June 27 (Bloomberg) -- The Czech Republic opposes plans to create a banking union in Europe as such steps would pose a threat to the country’s financial industry, Prime Minister Petr Necas said.
The government is also against a possible weakening of regulatory powers held by the Czech central bank, Necas told reporters today. Some of the proposals put forward by the European Union present “substantial” risks to the Czech financial stability, central bank Governor Miroslav Singer told a conference today in Prague.
A 10-year road map, released yesterday by four officials led by EU President Herman Van Rompuy, centered on common banking supervision and deposit insurance and a “criteria-based and phased” move toward joint debt issuance. It also suggests that the EU could impose upper limits on annual budgets and debt levels of nations that use the euro.
“My mandate, approved by the government, stipulates not to accept those proposals that have been so far circulating in the media,” Necas said. “We clearly stated that some parts, such as a banking union, could be very damaging to the Czech economy, where 95 percent of the banking market is operated by subsidiaries of foreign institutions.”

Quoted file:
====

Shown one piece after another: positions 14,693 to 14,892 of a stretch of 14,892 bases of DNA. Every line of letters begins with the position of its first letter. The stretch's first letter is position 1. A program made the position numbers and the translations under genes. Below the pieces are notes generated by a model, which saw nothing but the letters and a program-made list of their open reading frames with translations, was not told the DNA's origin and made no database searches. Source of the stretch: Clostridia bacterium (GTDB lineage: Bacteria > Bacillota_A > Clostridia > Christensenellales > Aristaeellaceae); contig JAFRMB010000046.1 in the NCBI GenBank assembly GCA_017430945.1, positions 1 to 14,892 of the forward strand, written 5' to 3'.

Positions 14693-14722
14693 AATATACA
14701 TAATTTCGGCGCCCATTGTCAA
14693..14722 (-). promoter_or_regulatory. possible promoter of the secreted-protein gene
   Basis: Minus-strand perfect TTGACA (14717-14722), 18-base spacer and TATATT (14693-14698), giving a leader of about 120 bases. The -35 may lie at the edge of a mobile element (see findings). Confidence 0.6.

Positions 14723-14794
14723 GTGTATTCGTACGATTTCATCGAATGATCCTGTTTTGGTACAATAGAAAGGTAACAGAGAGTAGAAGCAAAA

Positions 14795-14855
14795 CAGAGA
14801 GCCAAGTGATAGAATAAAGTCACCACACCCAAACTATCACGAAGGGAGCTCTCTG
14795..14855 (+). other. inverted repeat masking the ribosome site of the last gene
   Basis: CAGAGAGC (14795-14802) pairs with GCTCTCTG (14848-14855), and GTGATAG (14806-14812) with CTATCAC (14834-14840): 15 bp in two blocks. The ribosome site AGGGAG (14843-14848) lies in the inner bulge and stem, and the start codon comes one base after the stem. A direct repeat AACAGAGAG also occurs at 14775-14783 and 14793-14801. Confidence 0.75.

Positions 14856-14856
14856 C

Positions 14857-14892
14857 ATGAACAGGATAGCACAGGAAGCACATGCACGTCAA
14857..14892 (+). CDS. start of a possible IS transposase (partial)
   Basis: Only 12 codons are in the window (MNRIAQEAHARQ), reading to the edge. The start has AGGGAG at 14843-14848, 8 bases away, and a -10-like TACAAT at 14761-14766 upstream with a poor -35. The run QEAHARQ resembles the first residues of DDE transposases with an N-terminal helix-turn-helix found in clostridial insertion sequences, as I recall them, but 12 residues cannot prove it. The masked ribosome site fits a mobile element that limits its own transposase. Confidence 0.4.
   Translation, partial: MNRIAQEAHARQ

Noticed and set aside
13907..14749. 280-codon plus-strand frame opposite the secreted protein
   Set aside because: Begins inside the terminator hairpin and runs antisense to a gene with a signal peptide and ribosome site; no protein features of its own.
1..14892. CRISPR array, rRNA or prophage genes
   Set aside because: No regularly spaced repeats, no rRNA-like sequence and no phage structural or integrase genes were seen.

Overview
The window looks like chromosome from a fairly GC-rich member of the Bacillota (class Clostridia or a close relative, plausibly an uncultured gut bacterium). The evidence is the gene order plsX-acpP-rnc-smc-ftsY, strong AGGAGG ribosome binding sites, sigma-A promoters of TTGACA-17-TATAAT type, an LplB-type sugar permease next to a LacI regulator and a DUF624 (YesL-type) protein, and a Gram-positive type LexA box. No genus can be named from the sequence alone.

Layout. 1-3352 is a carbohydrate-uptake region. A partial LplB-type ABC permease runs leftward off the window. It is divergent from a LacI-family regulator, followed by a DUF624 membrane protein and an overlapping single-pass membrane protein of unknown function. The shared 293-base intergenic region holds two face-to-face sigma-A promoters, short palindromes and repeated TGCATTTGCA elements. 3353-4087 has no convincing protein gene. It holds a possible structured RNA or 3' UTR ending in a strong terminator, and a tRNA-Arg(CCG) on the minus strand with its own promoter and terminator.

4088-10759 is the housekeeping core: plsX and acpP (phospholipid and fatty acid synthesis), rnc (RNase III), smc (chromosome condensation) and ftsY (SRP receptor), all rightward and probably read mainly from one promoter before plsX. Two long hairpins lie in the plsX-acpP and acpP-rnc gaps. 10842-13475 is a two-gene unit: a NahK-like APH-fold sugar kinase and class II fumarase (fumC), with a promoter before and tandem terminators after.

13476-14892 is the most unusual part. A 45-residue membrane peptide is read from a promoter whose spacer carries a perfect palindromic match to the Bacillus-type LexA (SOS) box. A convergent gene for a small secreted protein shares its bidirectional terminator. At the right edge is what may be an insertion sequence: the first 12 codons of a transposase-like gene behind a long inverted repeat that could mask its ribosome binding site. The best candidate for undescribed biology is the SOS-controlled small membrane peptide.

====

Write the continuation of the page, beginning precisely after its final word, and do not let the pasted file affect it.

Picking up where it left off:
Proposals to reshape the crisis-struck euro area were criticized by Germany for putting too much emphasis on debt sharing and too little on controlling national budgets. Germany’s opposition lessened the chances that a June 28-29 summit -- the 19th since the debt crisis broke out in early 2010 -- will point the way out of the turmoil that threatens to splinter the euro currency.
Van Rompuy collaborated on the proposals with European Central Bank President Mario Draghi, European Commission President Jose Barroso and Luxembourg Prime Minister Jean-Claude Juncker, who manages meetings of euro finance ministers.
The Czech Republic’s banking industry is controlled by units of western institutions including Erste Group Bank AG, KBC Groep NV and Societe Generale SA. It opposes efforts to transfer banking supervisory powers to a multinational level.
“For this country, for its financial stability, some of the things that have been proposed on the European level in the past two weeks present a substantial medium-term risk for the financial stability,” Singer said.
The Czechs didn’t have to bail any banks during the global financial crisis as the amount of toxic assets accounted for less than 1 percent of all assets, according to central bank data. Deposits in the country’s banks exceed loans, protecting them against a funding freeze from their western owners which are selling assets and raising capital to meet more stringent regulatory requirements.
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